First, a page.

The issue really isn’t just politics. It goes much deeper than that. Political differences and dialogue and debate is healthy in the Christian community. We are much better as practical independents, who evaluate candidates, parties, and platforms by our Christian values — true “values voters.” But the ideological captivity of white evangelicals, and their conformity to white identity politics, raises the deeper issue of discipleship. White American evangelicals have become “conformed to the world,” as Romans 12 warns us not to do. Rather, we must become “transformed by the renewal of our minds” — what the apostle describes as our “acceptable worship.”

    Faithful discipleship and acceptable worship are now what are most threatened by the false gospel of the religious right and the state-church they are creating for Donald Trump, who is indeed the “anti-thesis” of everything Jesus Christ stands for and calls us to be.

    Jim Wallis
    Jim Wallis is president of Sojourners. His book, America’s Original Sin: Racism, White Privilege, and the Bridge to a New America, is available now. Follow Jim on Twitter @JimWallis..

    https://sojo.net/articles/religious-right-will-rise-and-fall-donald-trump

  14. Dear John Pavlovitz and Reader:

    The gospel comes to us in many ways.

    What is the gospel in this context? Several things come to mind.

    — Rich young man: Sell all your goods, give it to the poor, and come take up your cross and follow me.

    — The banquet invitation: Of one accord they began to make excuse.

    Christians truly ought to see the how the gospel relates to our times.

    Blessings!

  15. Thanks John
    May our lord and savior jesus christ , bless all who come to the table , open hearts for learning, open minds for seeing truth , and closing doors that lead away from the truth.
    Friend s in Jesus Christ

  16. Good stuff John!
    Interesting in your last paragraph you said; “The table is big, not because you can say or do any horrible thing you want to,—”
    What is profound is that when people are aligned with the acceptance you talked about there simply aren’t any horrible things being said or done because that quality of love doesn’t ever think about words and actions that break that bond of love.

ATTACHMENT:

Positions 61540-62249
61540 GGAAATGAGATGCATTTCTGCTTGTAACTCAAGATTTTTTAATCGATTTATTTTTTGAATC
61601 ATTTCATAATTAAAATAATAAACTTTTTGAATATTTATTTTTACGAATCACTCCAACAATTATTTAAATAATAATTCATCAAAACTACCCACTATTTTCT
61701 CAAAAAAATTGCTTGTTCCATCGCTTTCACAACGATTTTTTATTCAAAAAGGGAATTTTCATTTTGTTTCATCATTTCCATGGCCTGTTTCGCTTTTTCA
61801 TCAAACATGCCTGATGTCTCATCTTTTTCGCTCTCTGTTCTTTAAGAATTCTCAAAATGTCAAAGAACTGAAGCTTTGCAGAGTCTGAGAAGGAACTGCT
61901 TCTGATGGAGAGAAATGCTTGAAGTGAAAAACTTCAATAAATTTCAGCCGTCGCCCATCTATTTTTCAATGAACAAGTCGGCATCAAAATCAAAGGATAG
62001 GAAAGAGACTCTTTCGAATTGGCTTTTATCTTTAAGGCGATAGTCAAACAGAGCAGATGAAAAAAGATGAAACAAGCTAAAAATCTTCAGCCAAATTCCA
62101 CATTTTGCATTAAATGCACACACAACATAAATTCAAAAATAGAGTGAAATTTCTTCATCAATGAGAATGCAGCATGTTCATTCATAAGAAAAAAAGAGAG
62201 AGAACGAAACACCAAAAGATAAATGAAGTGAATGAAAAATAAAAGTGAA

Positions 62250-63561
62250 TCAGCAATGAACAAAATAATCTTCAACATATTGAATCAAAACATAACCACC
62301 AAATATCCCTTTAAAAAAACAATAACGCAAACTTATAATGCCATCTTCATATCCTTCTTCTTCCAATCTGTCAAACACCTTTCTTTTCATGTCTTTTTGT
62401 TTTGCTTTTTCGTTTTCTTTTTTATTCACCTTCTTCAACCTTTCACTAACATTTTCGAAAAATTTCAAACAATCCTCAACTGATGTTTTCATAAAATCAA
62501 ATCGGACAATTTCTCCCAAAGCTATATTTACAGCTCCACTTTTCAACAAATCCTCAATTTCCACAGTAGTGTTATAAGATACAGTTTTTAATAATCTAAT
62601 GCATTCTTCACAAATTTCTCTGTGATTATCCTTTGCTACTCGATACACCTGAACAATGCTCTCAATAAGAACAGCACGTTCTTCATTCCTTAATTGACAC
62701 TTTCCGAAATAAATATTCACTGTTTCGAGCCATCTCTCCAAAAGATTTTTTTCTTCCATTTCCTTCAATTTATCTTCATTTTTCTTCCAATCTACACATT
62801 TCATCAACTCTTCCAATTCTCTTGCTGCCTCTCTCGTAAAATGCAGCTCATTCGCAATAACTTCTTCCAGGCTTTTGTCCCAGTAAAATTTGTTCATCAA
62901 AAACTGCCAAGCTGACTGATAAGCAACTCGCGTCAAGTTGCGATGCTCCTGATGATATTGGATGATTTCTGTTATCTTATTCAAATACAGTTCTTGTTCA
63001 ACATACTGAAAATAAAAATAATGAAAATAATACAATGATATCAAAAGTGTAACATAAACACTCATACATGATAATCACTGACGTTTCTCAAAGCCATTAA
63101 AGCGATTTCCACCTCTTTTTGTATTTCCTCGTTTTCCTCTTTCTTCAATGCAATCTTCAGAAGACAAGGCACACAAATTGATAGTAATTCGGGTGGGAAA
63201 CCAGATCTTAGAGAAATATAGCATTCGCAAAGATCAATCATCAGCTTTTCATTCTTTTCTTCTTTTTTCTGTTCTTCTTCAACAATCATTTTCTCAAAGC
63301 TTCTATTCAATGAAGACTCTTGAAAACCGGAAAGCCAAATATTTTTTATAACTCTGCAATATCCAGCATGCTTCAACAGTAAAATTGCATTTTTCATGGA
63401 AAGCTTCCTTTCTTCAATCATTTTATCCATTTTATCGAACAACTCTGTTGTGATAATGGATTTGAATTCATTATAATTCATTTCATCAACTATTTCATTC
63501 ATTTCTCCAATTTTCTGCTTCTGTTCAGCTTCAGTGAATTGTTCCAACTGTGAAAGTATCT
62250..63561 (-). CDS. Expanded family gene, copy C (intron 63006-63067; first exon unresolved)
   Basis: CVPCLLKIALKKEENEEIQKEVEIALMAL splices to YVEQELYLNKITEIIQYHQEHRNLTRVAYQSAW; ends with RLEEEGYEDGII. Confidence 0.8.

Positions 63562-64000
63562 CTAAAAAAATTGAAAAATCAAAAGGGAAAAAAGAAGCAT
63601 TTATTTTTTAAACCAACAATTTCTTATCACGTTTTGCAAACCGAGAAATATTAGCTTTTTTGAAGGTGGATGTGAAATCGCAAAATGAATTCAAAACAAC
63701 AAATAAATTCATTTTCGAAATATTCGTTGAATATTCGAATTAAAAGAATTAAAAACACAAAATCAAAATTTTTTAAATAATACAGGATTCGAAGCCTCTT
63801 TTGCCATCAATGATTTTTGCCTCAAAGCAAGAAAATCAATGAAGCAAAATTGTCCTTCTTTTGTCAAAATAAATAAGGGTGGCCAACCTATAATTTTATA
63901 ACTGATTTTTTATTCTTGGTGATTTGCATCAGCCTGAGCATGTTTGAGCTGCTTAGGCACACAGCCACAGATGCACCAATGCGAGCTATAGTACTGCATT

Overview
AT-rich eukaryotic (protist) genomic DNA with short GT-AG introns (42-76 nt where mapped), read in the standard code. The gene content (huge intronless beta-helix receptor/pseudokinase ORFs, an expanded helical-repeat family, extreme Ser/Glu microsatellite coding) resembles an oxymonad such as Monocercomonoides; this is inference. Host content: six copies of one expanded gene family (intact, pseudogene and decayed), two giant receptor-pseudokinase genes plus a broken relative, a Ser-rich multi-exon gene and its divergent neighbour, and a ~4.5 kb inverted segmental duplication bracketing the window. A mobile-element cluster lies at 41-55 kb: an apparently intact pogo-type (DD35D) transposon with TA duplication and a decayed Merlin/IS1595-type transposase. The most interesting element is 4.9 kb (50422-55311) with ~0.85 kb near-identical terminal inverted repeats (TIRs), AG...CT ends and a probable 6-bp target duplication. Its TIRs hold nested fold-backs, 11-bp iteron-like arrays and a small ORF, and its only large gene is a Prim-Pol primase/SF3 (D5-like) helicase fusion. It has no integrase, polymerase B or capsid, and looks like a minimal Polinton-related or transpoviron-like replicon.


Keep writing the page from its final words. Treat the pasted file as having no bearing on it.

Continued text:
17. I know a few people, including some relatives, who voted for Trump. As with many Clinton voters, they really didn’t feel they had much of a choice. It’s an awful situation when voters feel they have to select between the lesser of two evils. But, as ugly as American politics has become over the past 20 or so years, that’s where we are right now. I don’t fault any Trump voter for choosing him; that’s a right as sacred as free speech and freedom of religion in this country. There are literally millions of people across the globe who wish they had the luxury of such a dilemma.

    One of my best friends who – from the outside – fits the mold of the traditional Trump voter lamented on Facebook shortly after last year’s elections: “I guess I’m one of those deplorables.” I quickly replied and told him “no, you’re not deplorable. You’re my good friend, and I don’t hang around deplorable people. Donald Trump and Hillary Clinton are deplorable. You’re not!”

    And I meant every word of that! I still feel that way and would gladly have him over to my house sooner than Trump or Clinton. It’s easy to say all the people who voted for this or that candidate are . It’s tougher to realize the individuals behind those votes are just exercising their First Amendment rights and their selection of a candidate is not all there is to them.

    • Mr. De La Garza

      I agree with your words. Thank you for expressing how I feel. I see such hate and vitriol on both sides. I try to limit my character critiques to our President and his behavior and policies I do not agree with. I take issue with liars and bullies. I don’t see the point of hating millions of people. That is way more energy than I want to expend on hatred.

      Peace Mr. De La Garza

  18. Pingback: Compassion-gate, Trumpers and Jesus, Wealthy Tax Cuts, Sexual Predation – FairAndUNbalanced.com

  19. I just recently happened on to your blog, and I have greatly enjoyed it. I’ve passed it on to numerous friends. It is important to me that you are kind and loving even while being bold and straight forward with your thoughts, opinions, observations, beliefs, values, etc. That is not easy to find, but you do it wonderfully. Thank you for saying Stuff That Needs to be Said (from a place of love).

  20. First off, I’m not trying to attack here, I’m just trying to get a sense of how this concept works. (Full disclosure: I’m an atheist.)

    Your basic point is clear — that in a community dedicated to acceptance, the intolerant can be welcome only if they don’t bring their intolerance in with them, and since they won’t want to drop it, they’ll wind up excluding themselves. But it seems to me that Trump supporters aren’t the only people this will apply to.

    There are vast numbers of Christians, many of them not Trump supporters or even Americans, who are extremely intolerant of homosexuality, of atheism, and of non-Christian religions, or even of forms of Christianity different from their own. Wouldn’t they be just as much asked to check their attitudes at the door? I read Christian websites a fair bit and it’s a common thing in comment threads that if a Christian expresses acceptance toward gays, other Christians will quickly jump in to denounce homosexuality as a sin and the acceptance as a betrayal of God’s law. I’m familiar enough with the relevant passages in the Bible and the intolerance has a solid basis there. Yet the community you’re proposing would presumably not welcome such denunciations.